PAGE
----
Painful and non-painful chemotherapy-induced peripheral neuropathy and quality of life in colorectal cancer survivors: results from the population-based PROFILES registry.

Abstract

RESULTS

Painful CIPN was reported by 9% (n = 45) of survivors and non-painful CIPN was reported by 22% (n = 103). Time since diagnosis was related to painful CIPN, and time since diagnosis, a higher disease stage, osteoarthritis, and more anxiety symptoms were related to non-painful CIPN. Finally, survivors with painful CIPN reported a worse global quality of life and worse physical, role, cognitive, and social functioning compared to survivors with non-painful CIPN and those without any sensory CIPN. No differences were found between survivors with non-painful CIPN and those without sensory CIPN.

CONCLUSIONS

It seems that painful CIPN must be distinguished from non-painful CIPN, as only painful CIPN was related to a worse HRQoL. Future research is needed to examine whether painful CIPN must be distinguished from non-painful CIPN regarding predictors, mechanisms, and treatment.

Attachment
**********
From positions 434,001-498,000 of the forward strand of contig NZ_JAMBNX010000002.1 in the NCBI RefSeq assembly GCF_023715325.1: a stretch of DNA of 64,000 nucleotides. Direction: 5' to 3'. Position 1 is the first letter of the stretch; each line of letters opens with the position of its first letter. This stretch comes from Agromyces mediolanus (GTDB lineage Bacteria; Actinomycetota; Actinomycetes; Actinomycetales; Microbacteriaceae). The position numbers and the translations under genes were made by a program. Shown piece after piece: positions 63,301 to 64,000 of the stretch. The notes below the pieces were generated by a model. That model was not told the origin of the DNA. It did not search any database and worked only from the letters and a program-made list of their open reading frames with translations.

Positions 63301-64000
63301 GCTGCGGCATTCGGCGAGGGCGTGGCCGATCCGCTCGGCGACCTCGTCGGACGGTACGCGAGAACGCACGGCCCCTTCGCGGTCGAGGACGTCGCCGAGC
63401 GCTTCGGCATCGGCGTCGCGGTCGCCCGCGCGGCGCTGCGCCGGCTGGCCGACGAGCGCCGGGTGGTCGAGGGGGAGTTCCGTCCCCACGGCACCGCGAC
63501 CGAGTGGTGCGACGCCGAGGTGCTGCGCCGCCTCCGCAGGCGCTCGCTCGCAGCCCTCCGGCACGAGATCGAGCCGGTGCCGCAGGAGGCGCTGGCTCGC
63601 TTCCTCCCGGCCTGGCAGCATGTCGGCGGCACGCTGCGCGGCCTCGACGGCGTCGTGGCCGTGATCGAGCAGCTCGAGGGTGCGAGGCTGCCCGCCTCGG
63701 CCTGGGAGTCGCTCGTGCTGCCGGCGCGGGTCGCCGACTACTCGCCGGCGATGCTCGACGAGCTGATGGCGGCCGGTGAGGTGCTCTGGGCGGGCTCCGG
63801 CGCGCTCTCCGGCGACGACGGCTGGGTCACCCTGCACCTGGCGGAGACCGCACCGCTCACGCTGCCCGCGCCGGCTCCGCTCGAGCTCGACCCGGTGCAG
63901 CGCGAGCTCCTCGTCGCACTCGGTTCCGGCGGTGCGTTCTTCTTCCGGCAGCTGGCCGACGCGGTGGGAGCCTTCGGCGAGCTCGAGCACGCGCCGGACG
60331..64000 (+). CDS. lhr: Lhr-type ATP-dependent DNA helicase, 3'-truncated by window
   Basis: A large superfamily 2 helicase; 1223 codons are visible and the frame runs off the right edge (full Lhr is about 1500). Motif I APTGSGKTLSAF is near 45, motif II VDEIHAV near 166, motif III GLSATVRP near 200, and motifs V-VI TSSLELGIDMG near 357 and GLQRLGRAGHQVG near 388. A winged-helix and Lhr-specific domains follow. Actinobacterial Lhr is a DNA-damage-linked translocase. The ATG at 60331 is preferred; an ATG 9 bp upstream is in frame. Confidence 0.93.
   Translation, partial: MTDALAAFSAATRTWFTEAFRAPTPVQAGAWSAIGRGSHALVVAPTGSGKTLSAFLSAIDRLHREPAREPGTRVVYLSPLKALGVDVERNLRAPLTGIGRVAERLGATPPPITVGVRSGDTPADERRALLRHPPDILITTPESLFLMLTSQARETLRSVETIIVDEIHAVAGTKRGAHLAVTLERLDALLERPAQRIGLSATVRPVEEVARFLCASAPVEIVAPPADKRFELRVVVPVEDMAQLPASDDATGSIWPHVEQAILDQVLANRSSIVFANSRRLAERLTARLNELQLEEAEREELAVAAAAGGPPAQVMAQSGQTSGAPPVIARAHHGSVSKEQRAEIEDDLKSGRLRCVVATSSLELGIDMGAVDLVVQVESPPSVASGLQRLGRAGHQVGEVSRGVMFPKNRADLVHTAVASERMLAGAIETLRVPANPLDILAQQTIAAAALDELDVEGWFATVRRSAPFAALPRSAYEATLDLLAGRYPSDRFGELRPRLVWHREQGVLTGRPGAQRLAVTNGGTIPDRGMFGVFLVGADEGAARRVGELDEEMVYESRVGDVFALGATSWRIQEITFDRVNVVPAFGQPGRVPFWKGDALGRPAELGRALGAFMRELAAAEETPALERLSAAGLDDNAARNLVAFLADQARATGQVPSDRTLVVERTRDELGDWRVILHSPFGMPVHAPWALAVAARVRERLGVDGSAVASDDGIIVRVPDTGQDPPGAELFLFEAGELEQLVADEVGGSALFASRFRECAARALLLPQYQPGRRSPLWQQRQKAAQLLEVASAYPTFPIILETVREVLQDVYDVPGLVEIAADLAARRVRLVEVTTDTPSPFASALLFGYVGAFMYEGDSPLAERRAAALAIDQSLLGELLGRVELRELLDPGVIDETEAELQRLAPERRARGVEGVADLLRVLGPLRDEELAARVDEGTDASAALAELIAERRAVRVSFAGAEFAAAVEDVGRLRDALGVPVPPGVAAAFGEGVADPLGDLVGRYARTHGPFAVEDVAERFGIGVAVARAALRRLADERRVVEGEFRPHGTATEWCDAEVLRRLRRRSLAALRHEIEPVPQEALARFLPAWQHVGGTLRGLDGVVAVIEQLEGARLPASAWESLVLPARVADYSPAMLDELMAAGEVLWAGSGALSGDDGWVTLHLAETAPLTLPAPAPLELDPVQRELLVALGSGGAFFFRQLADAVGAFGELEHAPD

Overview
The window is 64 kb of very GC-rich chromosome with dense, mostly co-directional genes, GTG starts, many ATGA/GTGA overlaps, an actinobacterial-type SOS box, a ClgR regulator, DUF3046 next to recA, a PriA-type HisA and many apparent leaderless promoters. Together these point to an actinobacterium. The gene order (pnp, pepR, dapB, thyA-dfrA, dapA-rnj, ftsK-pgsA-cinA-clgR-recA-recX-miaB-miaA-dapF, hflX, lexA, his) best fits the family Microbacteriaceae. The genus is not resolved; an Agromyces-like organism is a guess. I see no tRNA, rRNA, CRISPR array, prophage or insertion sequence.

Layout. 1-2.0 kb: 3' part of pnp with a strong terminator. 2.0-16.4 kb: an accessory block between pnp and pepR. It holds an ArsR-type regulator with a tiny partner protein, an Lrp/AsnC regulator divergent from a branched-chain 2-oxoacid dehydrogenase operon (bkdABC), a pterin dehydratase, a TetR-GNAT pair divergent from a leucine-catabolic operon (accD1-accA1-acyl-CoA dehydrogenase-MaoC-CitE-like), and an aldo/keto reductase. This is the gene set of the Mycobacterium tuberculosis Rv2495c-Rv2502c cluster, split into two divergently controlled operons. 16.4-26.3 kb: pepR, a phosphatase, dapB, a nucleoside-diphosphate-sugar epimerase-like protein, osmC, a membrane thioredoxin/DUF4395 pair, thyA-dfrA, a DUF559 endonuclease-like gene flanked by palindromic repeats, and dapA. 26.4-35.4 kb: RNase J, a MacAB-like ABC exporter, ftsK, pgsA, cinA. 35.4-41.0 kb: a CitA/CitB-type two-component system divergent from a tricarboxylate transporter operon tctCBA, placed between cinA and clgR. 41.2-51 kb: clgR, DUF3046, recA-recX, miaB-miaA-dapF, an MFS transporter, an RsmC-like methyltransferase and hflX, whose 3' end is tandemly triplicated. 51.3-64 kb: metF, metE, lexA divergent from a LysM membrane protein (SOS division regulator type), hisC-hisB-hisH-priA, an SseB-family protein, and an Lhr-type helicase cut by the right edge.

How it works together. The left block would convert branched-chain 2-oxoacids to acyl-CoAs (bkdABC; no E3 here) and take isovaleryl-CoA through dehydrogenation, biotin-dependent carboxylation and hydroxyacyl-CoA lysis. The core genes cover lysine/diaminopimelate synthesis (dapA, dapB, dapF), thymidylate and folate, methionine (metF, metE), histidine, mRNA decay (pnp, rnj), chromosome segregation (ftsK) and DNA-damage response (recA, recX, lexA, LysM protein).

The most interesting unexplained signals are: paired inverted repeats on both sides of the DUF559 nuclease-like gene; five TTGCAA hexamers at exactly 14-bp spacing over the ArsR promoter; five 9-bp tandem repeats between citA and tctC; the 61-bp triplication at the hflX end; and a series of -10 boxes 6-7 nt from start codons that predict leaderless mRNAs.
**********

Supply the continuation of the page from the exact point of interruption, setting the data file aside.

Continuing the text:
PURPOSE

This study aims to (1) examine the prevalence of painful versus non-painful chemotherapy-induced peripheral neuropathy (CIPN) among long-term colorectal cancer (CRC) survivors, (2) identify sociodemographic, clinical, and psychological factors associated with painful and non-painful CIPN, and (3) examine the associations of painful CIPN with health-related quality of life (HRQoL) in comparison with non-painful CIPN, i.e., numbness/tingling.

METHODS

All CRC survivors diagnosed between 2000 and 2009 as registered by the population-based Netherlands Cancer Registry (Eindhoven region) were eligible for participation. Chemotherapy-treated survivors (n = 477) completed questions on CIPN (EORTC QLQ-CIPN20) and HRQoL (EORTC QLQ-C30).

More about this publication

Supportive care in cancer : official journal of the Multinational Association of Supportive Care in Cancer
  • Volume 28
  • Issue nr. 12
  • Pages 5933-5941
  • Publication date 01-12-2020

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